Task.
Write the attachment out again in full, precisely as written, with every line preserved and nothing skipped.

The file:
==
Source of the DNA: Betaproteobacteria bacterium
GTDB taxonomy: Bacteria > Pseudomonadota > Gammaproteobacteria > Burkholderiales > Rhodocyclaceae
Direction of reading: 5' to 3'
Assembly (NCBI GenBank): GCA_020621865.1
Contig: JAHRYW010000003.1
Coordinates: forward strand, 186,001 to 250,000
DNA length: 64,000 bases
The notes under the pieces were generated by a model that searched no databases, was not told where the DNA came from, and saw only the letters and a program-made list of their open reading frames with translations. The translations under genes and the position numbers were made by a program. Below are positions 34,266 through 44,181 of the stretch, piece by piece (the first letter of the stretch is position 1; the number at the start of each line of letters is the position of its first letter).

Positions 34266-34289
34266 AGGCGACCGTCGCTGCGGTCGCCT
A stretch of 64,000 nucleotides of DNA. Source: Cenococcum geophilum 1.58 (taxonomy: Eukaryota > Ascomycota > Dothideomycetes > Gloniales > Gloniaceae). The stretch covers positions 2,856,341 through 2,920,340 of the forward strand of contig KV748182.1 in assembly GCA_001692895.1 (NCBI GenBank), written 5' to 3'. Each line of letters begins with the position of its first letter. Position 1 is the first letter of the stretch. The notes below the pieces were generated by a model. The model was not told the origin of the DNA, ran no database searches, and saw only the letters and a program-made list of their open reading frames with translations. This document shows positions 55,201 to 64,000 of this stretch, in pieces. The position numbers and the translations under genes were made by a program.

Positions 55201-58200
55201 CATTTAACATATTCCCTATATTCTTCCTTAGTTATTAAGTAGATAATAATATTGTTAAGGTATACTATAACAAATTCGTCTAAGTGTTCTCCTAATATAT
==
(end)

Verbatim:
Source of the DNA: Betaproteobacteria bacterium
GTDB taxonomy: Bacteria > Pseudomonadota > Gammaproteobacteria > Burkholderiales > Rhodocyclaceae
Direction of reading: 5' to 3'
Assembly (NCBI GenBank): GCA_020621865.1
Contig: JAHRYW010000003.1
Coordinates: forward strand, 186,001 to 250,000
DNA length: 64,000 bases
The notes under the pieces were generated by a model that searched no databases, was not told where the DNA came from, and saw only the letters and a program-made list of their open reading frames with translations. The translations under genes and the position numbers were made by a program. Below are positions 34,266 through 44,181 of the stretch, piece by piece (the first letter of the stretch is position 1; the number at the start of each line of letters is the position of its first letter).

Positions 34266-34289
34266 AGGCGACCGTCGCTGCGGTCGCCT
A stretch of 64,000 nucleotides of DNA. Source: Cenococcum geophilum 1.58 (taxonomy: Eukaryota > Ascomycota > Dothideomycetes > Gloniales > Gloniaceae). The stretch covers positions 2,856,341 through 2,920,340 of the forward strand of contig KV748182.1 in assembly GCA_001692895.1 (NCBI GenBank), written 5' to 3'. Each line of letters begins with the position of its first letter. Position 1 is the first letter of the stretch. The notes below the pieces were generated by a model. The model was not told the origin of the DNA, ran no database searches, and saw only the letters and a program-made list of their open reading frames with translations. This document shows positions 55,201 to 64,000 of this stretch, in pieces. The position numbers and the translations under genes were made by a program.

Positions 55201-58200
55201 CATTTAACATATTCCCTATATTCTTCCTTAGTTATTAAGTAGATAATAATATTGTTAAGGTATACTATAACAAATTCGTCTAAGTGTTCTCCTAATATAT